How Child Support is Determined in Colorado
If you are getting divorced and you have children, it’s important to have a child support attorney who can educate you about the law and fight for you and your children. This article covers the basics of Colorado’s child support laws, including how child support is determined.
Find Out How Child Support is Determined
Whether you’ll receive child support or you’ll pay it, it’s important to know how child support is determined based on state law. Our family law attorneys are well versed in Colorado child support laws, and they can provide legal guidance based on the facts of your case. Call 303-688-0944 to begin your free case assessment, o lláme al 720-359-2442 para hablar con alguien en español.
The Basics of Colorado Child Support
What is Child Support?
Child support is the ongoing, regular payments made by one parent to another for the financial well-being of their child or children.
Who Pays Child Support?
If you are the more financially secure partner in a Colorado divorce, you may end up paying child support. You can be liable for child support even if you were not married to the child’s mother. If paternity is proven, the court can order you to help financially support for the child.
Even if the child does not live with you and you have no desire to have a relationship with the child, you can still be liable for child support in Colorado. The law holds that a child’s rights to support outweigh an adult’s wishes for complete financial independence from the family.
What Can Child Support be Used for?
Money given as child support is to be used strictly for the care of the child. It is supposed to be used for things such as:
- educational expenses
- extracurricular activities
Child Support and College Tuition
The law does not require the parent who pays child support to pay for college unless the parent has signed a separate agreement establishing such an obligation. Colleges do typically consider both parents’ income in determining eligibility for financial aid.
How Child Support is Determined in Colorado
In Colorado, the courts rely primarily on a software program to determine how much child support a parent can expect to pay. The program requires a couple to provide information like:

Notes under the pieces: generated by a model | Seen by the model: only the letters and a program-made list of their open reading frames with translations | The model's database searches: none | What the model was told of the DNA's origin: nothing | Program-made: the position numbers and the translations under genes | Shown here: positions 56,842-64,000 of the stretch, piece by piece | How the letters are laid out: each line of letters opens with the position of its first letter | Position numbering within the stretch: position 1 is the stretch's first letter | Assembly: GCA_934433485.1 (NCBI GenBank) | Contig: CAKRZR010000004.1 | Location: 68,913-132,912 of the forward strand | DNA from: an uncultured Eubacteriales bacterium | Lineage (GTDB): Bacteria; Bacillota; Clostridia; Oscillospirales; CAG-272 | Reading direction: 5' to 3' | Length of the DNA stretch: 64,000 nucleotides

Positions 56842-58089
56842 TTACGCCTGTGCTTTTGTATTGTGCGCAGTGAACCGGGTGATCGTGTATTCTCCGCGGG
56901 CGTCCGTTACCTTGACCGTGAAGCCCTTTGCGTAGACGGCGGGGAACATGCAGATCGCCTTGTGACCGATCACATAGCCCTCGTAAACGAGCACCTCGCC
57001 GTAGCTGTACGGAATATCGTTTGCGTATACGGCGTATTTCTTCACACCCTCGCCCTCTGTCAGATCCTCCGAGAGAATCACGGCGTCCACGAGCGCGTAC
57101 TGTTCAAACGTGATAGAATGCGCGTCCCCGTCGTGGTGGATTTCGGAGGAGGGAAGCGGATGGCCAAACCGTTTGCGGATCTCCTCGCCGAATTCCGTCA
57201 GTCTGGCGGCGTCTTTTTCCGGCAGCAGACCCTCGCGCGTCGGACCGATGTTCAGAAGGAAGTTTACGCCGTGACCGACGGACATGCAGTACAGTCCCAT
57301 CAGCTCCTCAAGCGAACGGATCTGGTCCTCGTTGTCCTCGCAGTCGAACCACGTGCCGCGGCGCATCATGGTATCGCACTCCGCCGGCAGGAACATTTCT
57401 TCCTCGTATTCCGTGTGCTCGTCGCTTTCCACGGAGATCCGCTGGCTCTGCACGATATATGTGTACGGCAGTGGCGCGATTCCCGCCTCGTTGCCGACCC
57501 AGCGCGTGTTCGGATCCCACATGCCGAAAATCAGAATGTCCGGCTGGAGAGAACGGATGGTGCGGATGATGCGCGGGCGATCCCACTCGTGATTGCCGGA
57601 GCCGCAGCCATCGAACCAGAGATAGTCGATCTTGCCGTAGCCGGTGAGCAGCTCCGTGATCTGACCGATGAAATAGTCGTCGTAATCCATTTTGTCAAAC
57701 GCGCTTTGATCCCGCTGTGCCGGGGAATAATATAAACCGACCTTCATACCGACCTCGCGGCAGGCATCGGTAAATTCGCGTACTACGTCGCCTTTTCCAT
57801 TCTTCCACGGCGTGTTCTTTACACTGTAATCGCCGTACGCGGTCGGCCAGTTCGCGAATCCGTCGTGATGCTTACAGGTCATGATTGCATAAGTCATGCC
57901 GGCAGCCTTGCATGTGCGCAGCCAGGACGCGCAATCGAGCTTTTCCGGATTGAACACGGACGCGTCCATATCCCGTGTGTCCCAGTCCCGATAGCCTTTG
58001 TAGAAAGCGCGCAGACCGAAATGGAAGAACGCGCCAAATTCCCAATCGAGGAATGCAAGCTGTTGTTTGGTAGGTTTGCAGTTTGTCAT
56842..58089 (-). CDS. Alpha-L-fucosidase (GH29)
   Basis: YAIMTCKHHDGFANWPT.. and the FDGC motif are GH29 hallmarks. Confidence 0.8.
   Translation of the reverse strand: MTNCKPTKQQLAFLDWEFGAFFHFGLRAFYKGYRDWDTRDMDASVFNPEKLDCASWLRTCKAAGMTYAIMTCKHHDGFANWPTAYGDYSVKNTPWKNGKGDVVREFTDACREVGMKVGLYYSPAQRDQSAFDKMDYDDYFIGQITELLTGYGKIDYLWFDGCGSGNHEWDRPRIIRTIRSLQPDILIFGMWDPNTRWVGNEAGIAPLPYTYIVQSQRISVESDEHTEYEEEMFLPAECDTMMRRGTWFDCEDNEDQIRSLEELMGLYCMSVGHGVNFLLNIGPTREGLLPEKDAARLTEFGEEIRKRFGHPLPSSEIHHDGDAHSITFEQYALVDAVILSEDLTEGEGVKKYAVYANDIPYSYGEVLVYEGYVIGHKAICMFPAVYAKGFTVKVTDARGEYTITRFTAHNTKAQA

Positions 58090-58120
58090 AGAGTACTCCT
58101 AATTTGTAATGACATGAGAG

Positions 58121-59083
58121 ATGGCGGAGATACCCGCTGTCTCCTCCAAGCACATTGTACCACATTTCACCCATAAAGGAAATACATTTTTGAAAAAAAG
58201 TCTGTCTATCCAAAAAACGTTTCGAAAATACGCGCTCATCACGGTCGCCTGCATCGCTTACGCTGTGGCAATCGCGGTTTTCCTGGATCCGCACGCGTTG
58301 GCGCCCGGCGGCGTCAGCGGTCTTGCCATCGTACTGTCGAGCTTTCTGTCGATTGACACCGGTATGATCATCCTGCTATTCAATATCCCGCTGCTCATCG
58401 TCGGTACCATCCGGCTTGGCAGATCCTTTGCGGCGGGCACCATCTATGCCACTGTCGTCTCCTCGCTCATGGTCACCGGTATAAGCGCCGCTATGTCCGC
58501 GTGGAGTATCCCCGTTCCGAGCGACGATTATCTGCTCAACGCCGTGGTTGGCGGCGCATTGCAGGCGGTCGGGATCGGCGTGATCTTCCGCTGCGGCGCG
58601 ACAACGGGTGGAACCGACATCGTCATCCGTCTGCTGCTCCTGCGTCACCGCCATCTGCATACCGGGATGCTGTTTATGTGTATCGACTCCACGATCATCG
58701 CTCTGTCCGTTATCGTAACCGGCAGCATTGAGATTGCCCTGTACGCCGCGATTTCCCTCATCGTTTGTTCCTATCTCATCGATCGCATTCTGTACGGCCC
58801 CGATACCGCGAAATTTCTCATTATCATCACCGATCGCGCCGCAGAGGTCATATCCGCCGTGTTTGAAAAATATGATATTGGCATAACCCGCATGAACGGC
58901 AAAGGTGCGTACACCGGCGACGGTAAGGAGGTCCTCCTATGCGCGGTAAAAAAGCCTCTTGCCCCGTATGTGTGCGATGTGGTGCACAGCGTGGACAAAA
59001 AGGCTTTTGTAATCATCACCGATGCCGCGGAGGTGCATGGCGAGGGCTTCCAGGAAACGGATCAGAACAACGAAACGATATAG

- each of their income
- how many children they have
- the number of overnights each parent has with the child
- how much child care costs
- who pays for the child’s health insurance and how much
As a general rule, the needs of the child are not issues argued in court.
What Income is Considered for Child Support Payments?
The court considers many forms of funds as income to help you meet your child support obligations, including but not limited to:
- wages and salaries
- severance pay
- trust income
- capital gains
- workers’ compensation
- unemployment benefits
- disability insurance benefits
- social security benefits
Colorado Revised Statutes § 14-10-115 (5)
If a child support payor is remarried, the new spouse’s earnings are not included in child support arrangements.
When Can I Expect to Receive Child Support?
The parent who pays child support generally begins to make payments from the date of the filing of the divorce case or from the date divorce papers were served.
The goal of child support is to allow the children of the dissolved marriage to continue to be supported in the same way they would have been if the parents had stayed together.
What if I Can’t Afford to Pay Child Support?
Once the court has determined the amount of child support a parent is expected to contribute each month, the child support payor must ensure she or he can afford to meet this obligation.
A parent cannot get the amount of child support changed just because his or her bills have increased from, say, buying a new home or car.
Can Child Support Payments Ever be Changed?
A Change in Circumstances
Yes. If either parent’s circumstances change, the amount of child support can be adjusted. Now, the circumstances must have changed in a substantial way and be permanent or exist for a continuous period of time.